It is an Italian ritual: dip a piece of bread in the last layer of sauce left on the plate. Is doing it polite or not?
Ladies and gentlemen, let's do "Scarpetta"!
If you are in Italy, when you finish your pasta, you don't throw away the last layer of sauce. "Fare la Scarpetta" means to use a piece of bread to collect the last drops of sauce on your plate (holding the piece of bread strictly by hand). It is mainly children who love to do Scarpetta, but it is a gesture loved by adults as well. How do you give up this pleasure? Especially if the sauce is made with fresh tomatoes, delicious tomato passata, and top-notch extra virgin olive oil. Another great temptation is to use bread fresh out of the oven and still warm. A treat!
A tradition from the past
The tradition of making Scarpetta comes from the years when many Italian families lived in poverty. The truth is also that the idea of wasting any food was considered almost a sin in the past. For many families, even today, food waste is frowned upon. That is why "cleaning" the plate with bread was considered a wise and valuable idea.
An Italian ritual. Is doing it polite or not?
Italians hate to waste and throw away the last layer of sauce left on the plate after you eat your pasta. It is impossible to avoid it. Let's not hide the fact that when we cook, it is very satisfying to see the diners clean their plates perfectly-it means they really enjoyed our food! Galateo - the classic Italian set of good manners and bon ton – strongly condemned Scarpetta. Not so long ago, cleaning your plate with a piece of bread was considered an extremely rude action. Today, the most recent version of Galateo has finally surrendered to the wishes of the Italian people and is more sympathetic. Scarpetta is not so much of a tricky thing anymore. Let's go, team Scarpetta!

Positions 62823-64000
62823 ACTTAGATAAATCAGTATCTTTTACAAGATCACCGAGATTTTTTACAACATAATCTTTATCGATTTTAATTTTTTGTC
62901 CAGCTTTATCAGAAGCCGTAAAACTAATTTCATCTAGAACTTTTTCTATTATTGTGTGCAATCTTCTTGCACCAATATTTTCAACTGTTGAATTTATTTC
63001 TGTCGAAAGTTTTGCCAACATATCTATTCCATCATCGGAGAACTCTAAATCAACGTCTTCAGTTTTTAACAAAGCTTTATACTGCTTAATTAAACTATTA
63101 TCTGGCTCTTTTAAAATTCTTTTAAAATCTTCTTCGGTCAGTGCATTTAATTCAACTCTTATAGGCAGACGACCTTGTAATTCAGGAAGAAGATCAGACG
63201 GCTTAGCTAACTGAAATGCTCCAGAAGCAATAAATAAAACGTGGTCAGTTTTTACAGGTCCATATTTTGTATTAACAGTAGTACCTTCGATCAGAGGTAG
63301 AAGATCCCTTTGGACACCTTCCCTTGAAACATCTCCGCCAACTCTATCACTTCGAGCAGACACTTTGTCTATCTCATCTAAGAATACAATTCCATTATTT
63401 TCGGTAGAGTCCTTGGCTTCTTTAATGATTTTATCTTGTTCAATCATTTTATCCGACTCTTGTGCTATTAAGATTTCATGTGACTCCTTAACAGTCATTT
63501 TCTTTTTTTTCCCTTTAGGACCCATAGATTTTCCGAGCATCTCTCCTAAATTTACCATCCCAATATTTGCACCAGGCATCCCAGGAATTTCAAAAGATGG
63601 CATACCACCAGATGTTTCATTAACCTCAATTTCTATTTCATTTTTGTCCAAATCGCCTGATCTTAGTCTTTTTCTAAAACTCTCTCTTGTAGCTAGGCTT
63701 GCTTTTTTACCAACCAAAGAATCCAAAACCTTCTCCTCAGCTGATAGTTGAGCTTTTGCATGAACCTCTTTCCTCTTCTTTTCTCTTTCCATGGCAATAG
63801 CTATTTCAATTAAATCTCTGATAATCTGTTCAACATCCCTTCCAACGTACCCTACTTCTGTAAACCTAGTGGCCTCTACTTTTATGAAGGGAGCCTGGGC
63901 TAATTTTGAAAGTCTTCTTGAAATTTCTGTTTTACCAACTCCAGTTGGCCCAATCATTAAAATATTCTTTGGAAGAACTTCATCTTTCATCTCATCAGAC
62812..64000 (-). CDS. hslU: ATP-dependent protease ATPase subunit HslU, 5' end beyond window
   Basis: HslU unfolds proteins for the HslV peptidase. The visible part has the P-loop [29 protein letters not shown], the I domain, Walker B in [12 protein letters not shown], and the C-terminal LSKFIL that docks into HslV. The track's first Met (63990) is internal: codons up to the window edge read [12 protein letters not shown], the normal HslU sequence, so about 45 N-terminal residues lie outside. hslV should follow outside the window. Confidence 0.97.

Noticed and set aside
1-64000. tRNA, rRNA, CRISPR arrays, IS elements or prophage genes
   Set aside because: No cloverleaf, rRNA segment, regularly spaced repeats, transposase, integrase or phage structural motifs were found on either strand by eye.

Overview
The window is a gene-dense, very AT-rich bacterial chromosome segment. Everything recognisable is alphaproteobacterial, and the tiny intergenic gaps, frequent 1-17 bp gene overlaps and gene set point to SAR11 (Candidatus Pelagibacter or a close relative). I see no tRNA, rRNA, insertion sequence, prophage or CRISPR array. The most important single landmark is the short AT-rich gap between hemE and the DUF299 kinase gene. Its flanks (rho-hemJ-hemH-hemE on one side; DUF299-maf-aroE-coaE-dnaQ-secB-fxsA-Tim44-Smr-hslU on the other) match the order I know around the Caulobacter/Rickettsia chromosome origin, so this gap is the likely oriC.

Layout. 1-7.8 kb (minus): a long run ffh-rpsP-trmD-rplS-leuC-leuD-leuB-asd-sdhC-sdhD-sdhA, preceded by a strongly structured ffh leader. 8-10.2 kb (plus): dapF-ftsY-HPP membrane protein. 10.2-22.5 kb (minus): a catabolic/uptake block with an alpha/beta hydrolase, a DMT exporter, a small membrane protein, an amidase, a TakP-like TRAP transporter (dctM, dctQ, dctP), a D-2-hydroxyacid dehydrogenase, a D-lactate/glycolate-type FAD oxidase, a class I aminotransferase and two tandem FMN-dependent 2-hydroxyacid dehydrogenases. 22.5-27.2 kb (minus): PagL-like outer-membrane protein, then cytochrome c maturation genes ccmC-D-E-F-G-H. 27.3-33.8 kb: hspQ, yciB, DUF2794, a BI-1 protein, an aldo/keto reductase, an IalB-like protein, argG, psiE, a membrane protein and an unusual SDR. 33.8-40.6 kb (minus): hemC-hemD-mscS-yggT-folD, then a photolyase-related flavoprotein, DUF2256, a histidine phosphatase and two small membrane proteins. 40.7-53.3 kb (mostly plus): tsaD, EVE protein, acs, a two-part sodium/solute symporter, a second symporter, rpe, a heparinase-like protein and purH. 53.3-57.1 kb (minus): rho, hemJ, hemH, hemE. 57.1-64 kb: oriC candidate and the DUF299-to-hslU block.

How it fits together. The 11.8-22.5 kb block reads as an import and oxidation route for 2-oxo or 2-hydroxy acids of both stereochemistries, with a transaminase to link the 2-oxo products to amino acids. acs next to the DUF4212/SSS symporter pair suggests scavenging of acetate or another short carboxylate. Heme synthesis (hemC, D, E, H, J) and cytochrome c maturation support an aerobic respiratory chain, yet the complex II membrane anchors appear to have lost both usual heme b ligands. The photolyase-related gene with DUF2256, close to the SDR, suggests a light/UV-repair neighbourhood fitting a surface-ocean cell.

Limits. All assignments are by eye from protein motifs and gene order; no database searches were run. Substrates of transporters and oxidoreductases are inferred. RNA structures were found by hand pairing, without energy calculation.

Scarpetta: the little shoe. The meaning of the word
In Italy "fare la Scarpetta" is a colloquial expression that everybody easily understands, from north to south. The word made its triumphant entry into the Italian dictionary in the late 1980s. It is complicated to translate the word "Scarpetta." Literally, it means "little shoe" in Italian. The origins of this expression are still mysterious and unknown. For some, the word recalls the action of a little shoe cleaning the plate.
Italian chefs adore it!
Galateo's etiquette was the last stronghold standing against this beloved habit. Despite the doubts of bon ton, many legendary chefs enthusiastically adore "Scarpetta." One of the most passionate fans is Massimo Bottura, Italian restaurateur and the chef of Osteria Francescana, the famous three-Michelin-star restaurant based in Modena (Emilia-Romagna region of northern Italy.). Bottura - one of the most celebrated ambassadors of Italian cuisine - is ranked as one of the world's best chefs. He created a special dish inspired by Scarpetta. Fellow star chefs Gualtiero Marchesi and Gianfranco Vissani also are loyal defenders of the right to Scarpetta.